So this is my first in depth review of the Nokia N900, a device I have gotten to know quite well since purchasing it back in November 2009. So here is my review, as a long term user.
- 3.5″ resistive screen with 800 x 480 resolution
- Maemo 5 OS
- Mozilla based web browser
- QWERTY keyboard
- ARM Cortex A8 600MHz CPU with Graphics accelerator
- Quad-band GSM and tri-band 3G support
- 5 MP autofocus camera with dual-LED flash and lens cover
- Wi-Fi and GPS
- 32GB onboard memory
- microSD card slot with microSDHC support
- 3.5 mm audio jack and TV-out
- FM Radio receiver and transmitter
- microUSB port (charging)
- Deep integration of Skype
The N900 is chunky and significantly thicker than many devices around now, including those with slide out keyboards. It’s made using sturdy hard plastic that feels solid in the hand. All back with no buttons on the front it looks very austere. In the middle of it is a 3.5 inch resistive touchscreen. A shame it’s not AMOLED or capacitive as that would have increased the appeal of the device and the gaming capabilities with it. Still, it’s a good, responsive touchscreen at 800 x 480 resolution so it looks clear too.
Pushing the screen up reveals the QWERTY keyboard with small back keys which have a curve to them so they are easily visible. The keyboard is easy to use although the top row may be a bit close to the edge of the screen area and the off center space bar is an oddity.
The top has the volume rocker, power button and Camera button, all of which are raised slightly and easy to find. There’s also Infra-Red thing there but does nothing initially – Nokia hoped developers would look at ways to use it and a few TV remote type apps do exist in the Maemo Community. The bottom has nothing.
The back has an engraved Nokia logo and camera with lens cover. The housing around the lens cover also flips out to act like a stand for the phone. The lens cover is used to start the camera app by opening it. The camera is a 5MP Carl Zeiss lens with autofocus and dual led flash and in general takes decent pictures.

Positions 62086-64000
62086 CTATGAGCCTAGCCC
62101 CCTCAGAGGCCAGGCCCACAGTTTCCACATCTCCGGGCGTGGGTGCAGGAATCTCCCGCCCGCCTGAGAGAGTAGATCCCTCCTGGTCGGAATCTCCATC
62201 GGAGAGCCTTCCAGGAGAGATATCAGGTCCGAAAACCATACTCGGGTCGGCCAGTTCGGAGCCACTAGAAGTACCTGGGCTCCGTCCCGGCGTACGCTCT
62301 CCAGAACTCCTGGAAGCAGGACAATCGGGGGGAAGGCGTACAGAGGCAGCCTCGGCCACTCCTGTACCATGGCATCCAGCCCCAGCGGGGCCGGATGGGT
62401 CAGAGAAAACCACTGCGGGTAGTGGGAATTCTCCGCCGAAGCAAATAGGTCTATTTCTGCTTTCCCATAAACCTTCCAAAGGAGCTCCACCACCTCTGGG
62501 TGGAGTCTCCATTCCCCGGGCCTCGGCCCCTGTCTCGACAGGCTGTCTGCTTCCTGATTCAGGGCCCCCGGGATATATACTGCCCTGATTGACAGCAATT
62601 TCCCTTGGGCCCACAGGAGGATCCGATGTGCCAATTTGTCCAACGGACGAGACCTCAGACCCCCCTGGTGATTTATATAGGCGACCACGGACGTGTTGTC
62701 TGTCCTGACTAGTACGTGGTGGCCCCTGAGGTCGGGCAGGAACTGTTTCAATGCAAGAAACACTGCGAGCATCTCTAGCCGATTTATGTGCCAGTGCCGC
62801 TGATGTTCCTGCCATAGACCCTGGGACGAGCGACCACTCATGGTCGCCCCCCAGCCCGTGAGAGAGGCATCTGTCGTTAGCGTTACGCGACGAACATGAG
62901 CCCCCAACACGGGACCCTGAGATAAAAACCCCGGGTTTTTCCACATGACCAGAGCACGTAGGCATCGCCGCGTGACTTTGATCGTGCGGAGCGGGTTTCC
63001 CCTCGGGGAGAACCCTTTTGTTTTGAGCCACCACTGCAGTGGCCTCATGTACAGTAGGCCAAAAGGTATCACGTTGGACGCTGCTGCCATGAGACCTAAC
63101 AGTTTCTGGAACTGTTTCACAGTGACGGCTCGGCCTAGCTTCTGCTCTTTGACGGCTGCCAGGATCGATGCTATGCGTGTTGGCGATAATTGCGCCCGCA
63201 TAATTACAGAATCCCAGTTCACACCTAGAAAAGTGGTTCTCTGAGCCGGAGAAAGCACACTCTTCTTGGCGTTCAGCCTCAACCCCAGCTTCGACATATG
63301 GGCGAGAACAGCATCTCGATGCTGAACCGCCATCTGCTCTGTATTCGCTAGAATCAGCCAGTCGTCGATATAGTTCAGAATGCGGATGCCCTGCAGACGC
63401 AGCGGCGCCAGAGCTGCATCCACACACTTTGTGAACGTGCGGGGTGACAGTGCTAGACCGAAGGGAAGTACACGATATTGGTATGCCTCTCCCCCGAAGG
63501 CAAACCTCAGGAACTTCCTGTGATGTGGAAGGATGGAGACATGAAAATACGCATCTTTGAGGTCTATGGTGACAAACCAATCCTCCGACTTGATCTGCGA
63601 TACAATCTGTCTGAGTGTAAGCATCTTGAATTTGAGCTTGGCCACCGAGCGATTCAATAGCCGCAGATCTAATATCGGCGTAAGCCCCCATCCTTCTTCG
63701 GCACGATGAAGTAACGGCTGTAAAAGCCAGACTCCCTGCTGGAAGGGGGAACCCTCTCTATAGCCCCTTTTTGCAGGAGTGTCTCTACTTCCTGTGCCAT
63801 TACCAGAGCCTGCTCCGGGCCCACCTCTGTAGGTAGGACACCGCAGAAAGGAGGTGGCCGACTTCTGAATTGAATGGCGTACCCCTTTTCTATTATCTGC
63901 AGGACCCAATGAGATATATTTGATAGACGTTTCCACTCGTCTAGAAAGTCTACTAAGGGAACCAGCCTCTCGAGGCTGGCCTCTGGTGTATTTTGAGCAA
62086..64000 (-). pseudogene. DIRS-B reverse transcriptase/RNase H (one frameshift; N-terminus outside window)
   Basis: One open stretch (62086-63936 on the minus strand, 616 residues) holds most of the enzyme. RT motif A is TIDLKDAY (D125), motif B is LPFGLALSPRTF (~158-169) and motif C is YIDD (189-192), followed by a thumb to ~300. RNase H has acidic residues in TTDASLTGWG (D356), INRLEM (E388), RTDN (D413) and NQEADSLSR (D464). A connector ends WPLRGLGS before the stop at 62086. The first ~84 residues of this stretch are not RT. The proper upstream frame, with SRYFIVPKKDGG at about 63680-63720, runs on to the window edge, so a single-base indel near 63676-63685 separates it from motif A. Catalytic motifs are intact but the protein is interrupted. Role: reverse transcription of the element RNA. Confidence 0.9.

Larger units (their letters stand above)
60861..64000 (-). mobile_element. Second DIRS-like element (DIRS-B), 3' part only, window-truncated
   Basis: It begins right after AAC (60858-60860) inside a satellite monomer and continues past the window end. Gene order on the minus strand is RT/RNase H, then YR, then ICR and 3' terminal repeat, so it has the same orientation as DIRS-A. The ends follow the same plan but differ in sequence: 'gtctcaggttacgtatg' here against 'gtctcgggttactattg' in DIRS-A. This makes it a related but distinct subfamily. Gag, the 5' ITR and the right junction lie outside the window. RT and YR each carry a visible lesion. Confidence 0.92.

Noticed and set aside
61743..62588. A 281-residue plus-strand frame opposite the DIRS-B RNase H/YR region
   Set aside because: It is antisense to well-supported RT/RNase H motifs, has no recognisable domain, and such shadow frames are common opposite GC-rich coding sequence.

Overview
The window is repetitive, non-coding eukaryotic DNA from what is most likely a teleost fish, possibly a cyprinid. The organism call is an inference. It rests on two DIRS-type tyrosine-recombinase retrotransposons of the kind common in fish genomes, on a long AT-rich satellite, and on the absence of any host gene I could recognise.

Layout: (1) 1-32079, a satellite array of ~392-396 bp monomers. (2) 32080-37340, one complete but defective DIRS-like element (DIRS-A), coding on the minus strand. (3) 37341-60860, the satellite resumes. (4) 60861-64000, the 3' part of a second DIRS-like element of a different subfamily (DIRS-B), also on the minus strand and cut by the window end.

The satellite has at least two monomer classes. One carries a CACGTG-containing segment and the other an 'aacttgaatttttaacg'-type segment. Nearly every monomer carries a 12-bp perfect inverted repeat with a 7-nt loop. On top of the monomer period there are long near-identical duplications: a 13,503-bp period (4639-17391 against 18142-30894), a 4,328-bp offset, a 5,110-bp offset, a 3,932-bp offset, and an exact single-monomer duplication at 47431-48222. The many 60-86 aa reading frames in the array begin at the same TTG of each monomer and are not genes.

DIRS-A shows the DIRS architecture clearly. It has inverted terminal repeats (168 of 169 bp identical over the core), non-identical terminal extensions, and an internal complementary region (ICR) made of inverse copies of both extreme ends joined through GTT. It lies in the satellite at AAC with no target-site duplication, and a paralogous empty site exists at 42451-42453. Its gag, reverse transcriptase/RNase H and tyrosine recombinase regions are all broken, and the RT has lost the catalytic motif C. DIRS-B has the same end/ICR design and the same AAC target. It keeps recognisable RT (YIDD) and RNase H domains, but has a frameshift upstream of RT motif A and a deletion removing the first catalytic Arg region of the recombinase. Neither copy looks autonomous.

The N900 runs Maemo 5 which you can see a bit more about in my comparison to Symbian. Maemo 5 is a one-off operating systems that came through Nokia’s range of internet tablets and the N900 is the first device in that range to add phone capability. It has 4 desktops which can take variable size widgets, icons, and shortcuts. It has a wall off apps type menu, an excellent multi-tasking screen and excellent IM integration including Skype. You can get apps for it from Ovi or the Application Manager which uses the Maemo communities application repositories. Nokia won’t be making any more devices with this platform and updates are now being organized by the Maemo community.
Phone and Communications
As a phone it works pretty well, though with no call and end key you have to find the dialer app or open a contact to make a call. Call quality is good although the speakerphone could be a little louder. One nice option is to answer with text which effectively hangs up but opens up a text message window so you can tell the caller you are in a meeting or whatever quickly and easily. Skype is well integrated and included video chat in the last update and you can get messages from various IM services in with your texts in the conversations app. It supports a variety of email services including MS Exchange 2007 support. The major missing feature is MMS.